This is one of my newest ways that I’ve started to use my excess Crystal Clay. It is also a great way to use up excess snips of ball chain that you might have on hand.
- Flush Cutters
- Needle Nose Pliers
Follow the manufacturer’s instructions for the handling and mixing of the Crystal Clay. While wearing gloves, pinch off two equal sized balls of Part A and Part B and blend together fully until the clay is no longer marbled and uniform in color. You have approximately 90-120 minutes of working time before the clay starts to harden, so take your time. Once the clay is thoroughly mixed, remove your gloves to make it easier to work with the clay.
Pinch off a small ball of the clay and roll it in the palm of your hands until smooth and round. Any creases in the clay will be more challenging to smooth out later, so roll until it is nice and smooth.
Poke the end of the headpin into the ball of Crystal Clay. Use your fingers to gently sculpt a drop like shape around the headpin.
Starting at the bottom end of the drop, embed a Bead Cap 6mm Petal. This provides a nice base to the drop.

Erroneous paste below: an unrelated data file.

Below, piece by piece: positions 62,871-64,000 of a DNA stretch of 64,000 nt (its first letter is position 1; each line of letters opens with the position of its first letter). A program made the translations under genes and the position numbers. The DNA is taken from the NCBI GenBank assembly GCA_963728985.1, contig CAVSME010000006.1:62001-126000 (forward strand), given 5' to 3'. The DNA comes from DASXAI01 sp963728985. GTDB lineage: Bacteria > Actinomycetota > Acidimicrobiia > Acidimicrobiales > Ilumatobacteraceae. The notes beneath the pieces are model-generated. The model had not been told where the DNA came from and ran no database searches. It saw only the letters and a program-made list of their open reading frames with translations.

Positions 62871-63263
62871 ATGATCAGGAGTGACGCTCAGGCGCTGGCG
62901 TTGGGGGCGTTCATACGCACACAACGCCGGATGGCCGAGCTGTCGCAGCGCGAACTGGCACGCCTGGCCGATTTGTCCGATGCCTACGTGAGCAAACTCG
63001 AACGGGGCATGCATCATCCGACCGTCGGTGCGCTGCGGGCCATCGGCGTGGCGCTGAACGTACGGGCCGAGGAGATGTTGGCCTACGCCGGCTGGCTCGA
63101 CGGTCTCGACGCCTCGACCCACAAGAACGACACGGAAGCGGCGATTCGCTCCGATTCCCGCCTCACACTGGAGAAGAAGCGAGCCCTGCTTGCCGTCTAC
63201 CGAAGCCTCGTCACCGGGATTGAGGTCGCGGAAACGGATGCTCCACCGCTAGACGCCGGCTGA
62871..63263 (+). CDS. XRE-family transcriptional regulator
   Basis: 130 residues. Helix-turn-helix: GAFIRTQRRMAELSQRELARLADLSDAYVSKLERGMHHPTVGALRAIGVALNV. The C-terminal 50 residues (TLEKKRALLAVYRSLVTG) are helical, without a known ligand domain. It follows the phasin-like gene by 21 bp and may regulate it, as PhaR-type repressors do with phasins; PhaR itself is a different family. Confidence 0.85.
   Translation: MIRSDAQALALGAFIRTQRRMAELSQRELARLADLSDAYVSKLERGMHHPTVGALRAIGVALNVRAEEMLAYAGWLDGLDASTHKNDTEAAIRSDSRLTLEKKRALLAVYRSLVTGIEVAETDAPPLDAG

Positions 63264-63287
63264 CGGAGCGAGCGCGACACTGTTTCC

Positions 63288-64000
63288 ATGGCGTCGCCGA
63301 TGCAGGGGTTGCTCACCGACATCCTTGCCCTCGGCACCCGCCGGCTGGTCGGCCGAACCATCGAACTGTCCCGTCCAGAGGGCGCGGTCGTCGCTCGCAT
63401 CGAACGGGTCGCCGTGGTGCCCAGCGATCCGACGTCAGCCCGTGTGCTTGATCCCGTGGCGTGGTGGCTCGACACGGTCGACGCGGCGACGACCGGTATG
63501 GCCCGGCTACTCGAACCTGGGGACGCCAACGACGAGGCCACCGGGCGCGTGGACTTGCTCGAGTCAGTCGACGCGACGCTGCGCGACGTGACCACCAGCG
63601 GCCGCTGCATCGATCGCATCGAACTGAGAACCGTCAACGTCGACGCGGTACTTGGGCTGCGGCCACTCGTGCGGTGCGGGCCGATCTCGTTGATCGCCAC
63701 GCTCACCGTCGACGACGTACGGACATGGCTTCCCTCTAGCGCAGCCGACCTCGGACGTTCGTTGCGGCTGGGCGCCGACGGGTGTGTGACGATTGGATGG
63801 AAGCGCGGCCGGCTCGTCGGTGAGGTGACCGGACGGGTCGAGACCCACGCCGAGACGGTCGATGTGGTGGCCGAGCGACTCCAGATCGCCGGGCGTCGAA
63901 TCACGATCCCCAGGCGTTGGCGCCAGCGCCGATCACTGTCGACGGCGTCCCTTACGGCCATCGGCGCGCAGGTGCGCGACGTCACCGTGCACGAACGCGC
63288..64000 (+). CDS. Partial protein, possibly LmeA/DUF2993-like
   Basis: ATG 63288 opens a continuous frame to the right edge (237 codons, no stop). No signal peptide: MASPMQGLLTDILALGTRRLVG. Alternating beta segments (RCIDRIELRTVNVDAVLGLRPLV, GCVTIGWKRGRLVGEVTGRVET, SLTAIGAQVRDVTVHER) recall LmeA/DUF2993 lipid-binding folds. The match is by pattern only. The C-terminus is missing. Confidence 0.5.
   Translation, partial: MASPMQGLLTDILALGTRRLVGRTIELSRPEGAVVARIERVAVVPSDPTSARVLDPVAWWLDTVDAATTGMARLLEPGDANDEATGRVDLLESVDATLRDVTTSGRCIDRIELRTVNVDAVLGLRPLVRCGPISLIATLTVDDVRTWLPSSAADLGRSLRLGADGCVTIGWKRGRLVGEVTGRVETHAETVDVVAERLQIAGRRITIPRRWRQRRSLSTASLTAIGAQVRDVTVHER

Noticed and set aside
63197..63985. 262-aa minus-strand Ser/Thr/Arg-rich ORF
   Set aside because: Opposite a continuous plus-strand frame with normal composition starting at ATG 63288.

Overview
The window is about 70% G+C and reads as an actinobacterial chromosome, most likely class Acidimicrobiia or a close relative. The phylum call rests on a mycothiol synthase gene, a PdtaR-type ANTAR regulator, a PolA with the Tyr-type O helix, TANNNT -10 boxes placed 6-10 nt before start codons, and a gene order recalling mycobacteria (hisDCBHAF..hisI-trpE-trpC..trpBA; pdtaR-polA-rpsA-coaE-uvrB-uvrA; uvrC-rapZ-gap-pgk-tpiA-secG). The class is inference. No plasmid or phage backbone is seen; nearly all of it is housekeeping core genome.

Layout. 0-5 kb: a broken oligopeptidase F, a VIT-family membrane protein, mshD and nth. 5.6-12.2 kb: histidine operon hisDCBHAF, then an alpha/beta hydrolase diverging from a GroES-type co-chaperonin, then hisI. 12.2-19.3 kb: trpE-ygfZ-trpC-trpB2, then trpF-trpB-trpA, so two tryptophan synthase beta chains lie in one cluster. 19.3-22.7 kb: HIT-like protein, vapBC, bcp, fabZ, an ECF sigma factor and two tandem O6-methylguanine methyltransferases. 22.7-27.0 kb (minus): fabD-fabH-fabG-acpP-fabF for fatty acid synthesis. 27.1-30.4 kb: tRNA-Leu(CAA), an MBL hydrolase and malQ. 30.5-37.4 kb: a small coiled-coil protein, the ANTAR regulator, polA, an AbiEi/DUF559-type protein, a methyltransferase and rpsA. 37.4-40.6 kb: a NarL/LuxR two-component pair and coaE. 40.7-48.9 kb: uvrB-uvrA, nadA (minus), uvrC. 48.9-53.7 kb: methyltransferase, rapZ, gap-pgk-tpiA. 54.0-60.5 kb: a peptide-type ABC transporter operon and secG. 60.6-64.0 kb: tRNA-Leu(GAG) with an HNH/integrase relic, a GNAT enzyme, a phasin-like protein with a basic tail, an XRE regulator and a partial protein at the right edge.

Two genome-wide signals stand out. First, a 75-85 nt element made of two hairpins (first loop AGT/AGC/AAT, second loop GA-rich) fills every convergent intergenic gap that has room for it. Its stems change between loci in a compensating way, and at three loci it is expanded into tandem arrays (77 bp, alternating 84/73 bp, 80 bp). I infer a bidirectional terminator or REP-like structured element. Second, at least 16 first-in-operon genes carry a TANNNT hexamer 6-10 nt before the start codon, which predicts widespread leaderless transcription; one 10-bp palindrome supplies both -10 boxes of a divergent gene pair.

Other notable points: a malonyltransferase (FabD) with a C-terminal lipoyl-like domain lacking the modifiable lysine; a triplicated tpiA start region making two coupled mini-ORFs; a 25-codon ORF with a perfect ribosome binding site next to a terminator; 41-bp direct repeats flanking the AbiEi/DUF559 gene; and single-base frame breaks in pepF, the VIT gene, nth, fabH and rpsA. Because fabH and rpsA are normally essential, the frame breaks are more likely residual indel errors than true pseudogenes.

Now you are ready to start to wrap the ball chain around the drop and embedding the chain into the Crystal Clay. Wrap the chain around the Crystal Clay drop pressing the ball chain lightly into the clay. This can be tricky at first because the tendency is to press too hard and this will make the chain and drop all wonky.
When you arrive at the top of the Crystal Clay drop, use your flush cutters to cut off the excess ball chain. Use your fingers to gently embed the ball chain into the Crystal Clay and to shape the drop.
Thread on beadcaps of your choice to the top of your beaded drop and let dry until set (a couple hours).
I added one small link of the ball chain into the center of the beadcap to provide an extra accent.
Once the drop is hard, use your needle nose pliers to create a loop from the headpin.
This is part of a series of tips and tutorials on using excess Crystal Clay bits. Make sure to check the blog for the other tips!
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